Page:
Fuller pitches Tigers to World Series, earns ESPN time
By Jim Turner

Posted on January 1, 0001 12:00 AM

     Led by a Logan Countian, Campbellsville University will make its first-ever trip to the NAIA Baseball World Series. The Tigers punched their ticket by beating Kansas Wesleyan 4-0 in Missouri Friday.
     Riding the pitching arm of senior hurler Bryan Fuller, who threw 21 consecutive scoreless innings in a 26-hour span, the Tigers won three straight games. The Lewisburg native pitched the last three innings against host Lindenwood University on Thursday afternoon, nine against Kansas Wesleyan Thursday evening in an 11-0 shutout, and nine in the 4-0 win Friday afternoon.
     Fuller threw more than 225 pitches in the two-day span. In the two games against Wesleyan, Fuller gave up no runs on 12 hits. He struck out 15.
     His ironman work was so impressive that Fuller was featured on ESPN’s SportsCenter Sunday. Now the network has announced plans to feature him at 10 p.m. Thursday before the Tigers’ World Series opener at 10:30. a.m. Friday at Lewis and Clark College in Lewiston, Idaho.
     Fuller, who graduated from Campbellsville May 9 with a degree in accounting, was an Academic All-American last year and is expected to repeat in that role this year.
     He is the son of Hope Strode and Tony Fuller of Logan County.
     The following is a press release from the Campbellsville Sports Information office:
      Bryan Fuller used to be a solid bullpen pitcher whose arm the Campbellsville University Tigers could depend on in important games. Today, even though he’s still a dependable force out of the pen, he’s the face of the Tigers, having become a national television, YouTube, blog celebrity after his 21 innings-in-26-hours performance last week in the Super Regional in Lindenwood, Mo.
     But Fuller was taking it all in stride Tuesday as his team gathered for one last home practice before heading to Indianapolis for a flight to Lewiston, Idaho and their first-ever appearance in the Avista NAIA World series.
     But Tuesday he had to prepare himself for an interview with well-know SportsCenter reporter Jeremy Schaap.
     Schapp flew in from New York along with a production crew and watched two hours of fielding and batting practice and then interviewed Fuller and head coach Beauford Sanders.
     The team seemed to be taking it all in stride as well, like an ESPN reporter shows up every day at practice.
     One player joked that Schaap was working on his new movie, The Bryan Fuller Story, with Fuller playing himself and Brad Pitt playing the role of pitching coach Scott Hortness.
     "It's interesting because he pitched so well and now they're going to the World Series," Schaap said.
     When folks at ESPN first heard about Fuller pitching 21 innings in a two-day span they thought the worst. That the coaching staff didn't care about their players' well being.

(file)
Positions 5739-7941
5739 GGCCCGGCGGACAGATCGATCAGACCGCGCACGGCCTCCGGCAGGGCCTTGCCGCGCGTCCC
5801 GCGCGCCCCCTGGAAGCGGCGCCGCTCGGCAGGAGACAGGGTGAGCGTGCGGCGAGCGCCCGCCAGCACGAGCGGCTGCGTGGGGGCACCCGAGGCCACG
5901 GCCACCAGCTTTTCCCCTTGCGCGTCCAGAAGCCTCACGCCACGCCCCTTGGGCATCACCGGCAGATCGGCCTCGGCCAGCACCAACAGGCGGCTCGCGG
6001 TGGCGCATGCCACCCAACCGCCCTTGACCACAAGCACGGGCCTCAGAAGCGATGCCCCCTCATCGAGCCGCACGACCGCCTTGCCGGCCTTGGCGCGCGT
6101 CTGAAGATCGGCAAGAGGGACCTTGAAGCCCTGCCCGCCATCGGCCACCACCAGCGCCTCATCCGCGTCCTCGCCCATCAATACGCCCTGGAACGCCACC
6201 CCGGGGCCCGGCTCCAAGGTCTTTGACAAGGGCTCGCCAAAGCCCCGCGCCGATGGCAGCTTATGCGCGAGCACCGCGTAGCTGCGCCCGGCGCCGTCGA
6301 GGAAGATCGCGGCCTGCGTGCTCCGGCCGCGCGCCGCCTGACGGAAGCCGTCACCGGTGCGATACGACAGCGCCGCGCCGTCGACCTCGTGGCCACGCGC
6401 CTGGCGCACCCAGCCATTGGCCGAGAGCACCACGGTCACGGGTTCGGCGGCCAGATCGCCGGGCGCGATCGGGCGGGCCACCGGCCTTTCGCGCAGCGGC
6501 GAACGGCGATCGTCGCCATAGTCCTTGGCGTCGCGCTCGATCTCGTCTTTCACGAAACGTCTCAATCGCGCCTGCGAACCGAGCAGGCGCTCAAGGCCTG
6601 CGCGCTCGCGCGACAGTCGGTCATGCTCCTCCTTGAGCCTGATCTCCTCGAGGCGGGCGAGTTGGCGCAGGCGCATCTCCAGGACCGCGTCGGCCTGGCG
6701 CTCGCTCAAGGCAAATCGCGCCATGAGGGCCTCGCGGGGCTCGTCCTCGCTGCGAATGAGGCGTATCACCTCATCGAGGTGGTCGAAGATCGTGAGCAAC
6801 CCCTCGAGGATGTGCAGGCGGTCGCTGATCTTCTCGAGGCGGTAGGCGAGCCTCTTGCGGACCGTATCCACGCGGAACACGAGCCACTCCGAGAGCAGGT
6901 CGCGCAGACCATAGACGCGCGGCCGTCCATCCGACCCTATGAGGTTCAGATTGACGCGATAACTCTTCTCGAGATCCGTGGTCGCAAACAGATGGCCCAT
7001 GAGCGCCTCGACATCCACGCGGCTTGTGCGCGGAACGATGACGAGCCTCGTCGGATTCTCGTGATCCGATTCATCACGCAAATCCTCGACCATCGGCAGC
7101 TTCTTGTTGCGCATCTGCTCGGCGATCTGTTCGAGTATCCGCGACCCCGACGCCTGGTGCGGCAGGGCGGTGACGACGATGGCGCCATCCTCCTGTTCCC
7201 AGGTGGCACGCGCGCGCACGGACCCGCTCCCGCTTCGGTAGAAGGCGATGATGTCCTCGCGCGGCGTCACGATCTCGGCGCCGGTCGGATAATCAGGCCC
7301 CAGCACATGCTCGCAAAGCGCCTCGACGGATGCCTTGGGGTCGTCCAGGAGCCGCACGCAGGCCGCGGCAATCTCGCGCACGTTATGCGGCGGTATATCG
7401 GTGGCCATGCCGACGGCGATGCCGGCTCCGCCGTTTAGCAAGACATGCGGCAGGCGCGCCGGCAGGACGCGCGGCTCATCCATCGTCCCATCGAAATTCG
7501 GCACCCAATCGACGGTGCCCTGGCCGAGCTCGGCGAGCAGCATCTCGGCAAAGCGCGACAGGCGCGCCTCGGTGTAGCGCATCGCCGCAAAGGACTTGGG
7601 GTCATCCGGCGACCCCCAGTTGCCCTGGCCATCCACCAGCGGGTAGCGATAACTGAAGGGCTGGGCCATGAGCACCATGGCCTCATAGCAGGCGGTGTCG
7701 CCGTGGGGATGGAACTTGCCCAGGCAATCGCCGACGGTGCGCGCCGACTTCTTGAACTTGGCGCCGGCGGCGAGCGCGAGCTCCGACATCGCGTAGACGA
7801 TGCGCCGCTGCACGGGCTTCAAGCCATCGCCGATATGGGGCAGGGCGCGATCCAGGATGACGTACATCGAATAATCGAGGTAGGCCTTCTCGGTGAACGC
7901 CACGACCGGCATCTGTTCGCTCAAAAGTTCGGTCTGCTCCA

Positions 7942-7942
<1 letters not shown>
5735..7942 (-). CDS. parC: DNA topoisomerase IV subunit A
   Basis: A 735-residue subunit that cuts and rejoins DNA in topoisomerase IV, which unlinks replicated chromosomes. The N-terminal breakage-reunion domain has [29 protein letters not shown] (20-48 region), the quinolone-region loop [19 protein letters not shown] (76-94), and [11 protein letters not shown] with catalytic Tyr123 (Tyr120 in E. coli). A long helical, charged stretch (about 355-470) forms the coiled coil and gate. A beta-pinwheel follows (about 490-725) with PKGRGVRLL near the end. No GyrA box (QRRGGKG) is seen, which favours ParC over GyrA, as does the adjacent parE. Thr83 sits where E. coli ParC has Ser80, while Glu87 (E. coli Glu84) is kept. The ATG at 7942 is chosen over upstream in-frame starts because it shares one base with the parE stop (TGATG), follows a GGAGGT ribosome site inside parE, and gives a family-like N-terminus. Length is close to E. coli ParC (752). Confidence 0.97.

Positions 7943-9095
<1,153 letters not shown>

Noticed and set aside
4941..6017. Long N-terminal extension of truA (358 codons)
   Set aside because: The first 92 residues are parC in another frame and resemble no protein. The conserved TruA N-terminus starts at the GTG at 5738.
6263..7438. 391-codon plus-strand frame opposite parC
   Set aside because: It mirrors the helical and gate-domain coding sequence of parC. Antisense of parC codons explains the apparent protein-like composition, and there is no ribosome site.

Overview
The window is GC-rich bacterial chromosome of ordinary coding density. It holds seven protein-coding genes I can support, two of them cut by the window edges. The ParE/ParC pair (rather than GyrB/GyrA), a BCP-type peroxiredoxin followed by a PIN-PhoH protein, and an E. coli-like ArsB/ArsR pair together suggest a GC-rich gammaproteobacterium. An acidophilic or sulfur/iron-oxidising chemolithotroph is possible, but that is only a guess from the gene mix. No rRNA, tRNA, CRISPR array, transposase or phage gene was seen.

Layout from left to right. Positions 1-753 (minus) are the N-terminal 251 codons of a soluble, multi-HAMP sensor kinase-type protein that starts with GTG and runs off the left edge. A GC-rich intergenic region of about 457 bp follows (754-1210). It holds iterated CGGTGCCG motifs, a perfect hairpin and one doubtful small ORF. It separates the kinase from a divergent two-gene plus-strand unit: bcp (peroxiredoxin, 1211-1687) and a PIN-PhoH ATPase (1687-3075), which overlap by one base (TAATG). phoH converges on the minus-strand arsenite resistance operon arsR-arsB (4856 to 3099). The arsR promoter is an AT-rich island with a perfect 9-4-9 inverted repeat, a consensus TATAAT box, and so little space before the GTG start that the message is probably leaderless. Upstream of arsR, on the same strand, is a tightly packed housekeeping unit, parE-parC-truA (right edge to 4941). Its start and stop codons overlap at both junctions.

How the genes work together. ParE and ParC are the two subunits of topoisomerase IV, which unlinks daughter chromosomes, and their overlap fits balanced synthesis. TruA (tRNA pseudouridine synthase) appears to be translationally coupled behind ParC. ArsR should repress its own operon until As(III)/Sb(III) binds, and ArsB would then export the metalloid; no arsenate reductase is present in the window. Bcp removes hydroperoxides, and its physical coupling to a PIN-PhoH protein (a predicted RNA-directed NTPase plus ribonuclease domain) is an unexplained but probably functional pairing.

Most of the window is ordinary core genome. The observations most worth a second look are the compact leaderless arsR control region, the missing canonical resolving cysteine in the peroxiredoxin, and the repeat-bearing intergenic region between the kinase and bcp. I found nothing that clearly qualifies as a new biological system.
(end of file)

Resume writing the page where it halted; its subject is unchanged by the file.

"That was our first thought," said Tina Cerbone, an ESPN producer. "We found out different after we talked to them."
     Schaap was looking forward to the piece because he loves the amateur, innocent side of sports.
     "We're dealing with a pure amateur here," Schaap said before the interview, which was conducted along the first-base line at the Tiger baseball field. "It's just a nice story about something we don't hear about that often."
     Cerbone said the piece should air on Thursday during the 10 p.m. SportsCenter broadcast.
     "It's all good," said a smiling Sanders as he watched his players take batting practice.
     When asked if he thought he'd ever see Jeremy Schaap in Campbellsville, he said: "I can honestly say that thought never crossed my mind."
     Campbellsville was to leave to catch its flight at noon, but Schaap's interview spilled over into the noon hour and then Mayor Brenda Allen and Judge/Executive Eddie Rogers showed up, along with several university staff, to proclaimed May 22 "Campbellsville University Tigers Baseball Day."
     Fuller's individual accomplishment could well overshadow the body of work of  an entire team-a  squad that had just won its first region title and berth in the World Series.
But the players were savvy enough to know that what has become good for Bryan Fuller was good for the whole team, the school and the community.
     The ESPN production crew were presented baseball-style caps from Director of Athletics Rusty Hollingsworth and the audio man said he'd be wearing his while working the Indianapolis 500 this weekend.
     You can go out and purchase all kinds of advertising and marketing material, but what Bryan Fuller did in 21 innings was put Campbellsville on a lot of people's maps.
     And the coach said it certainly would help recruiting.

If only they could have talked Schaap into wearing a university T-shirt during the interview. That would have brought it full circle.

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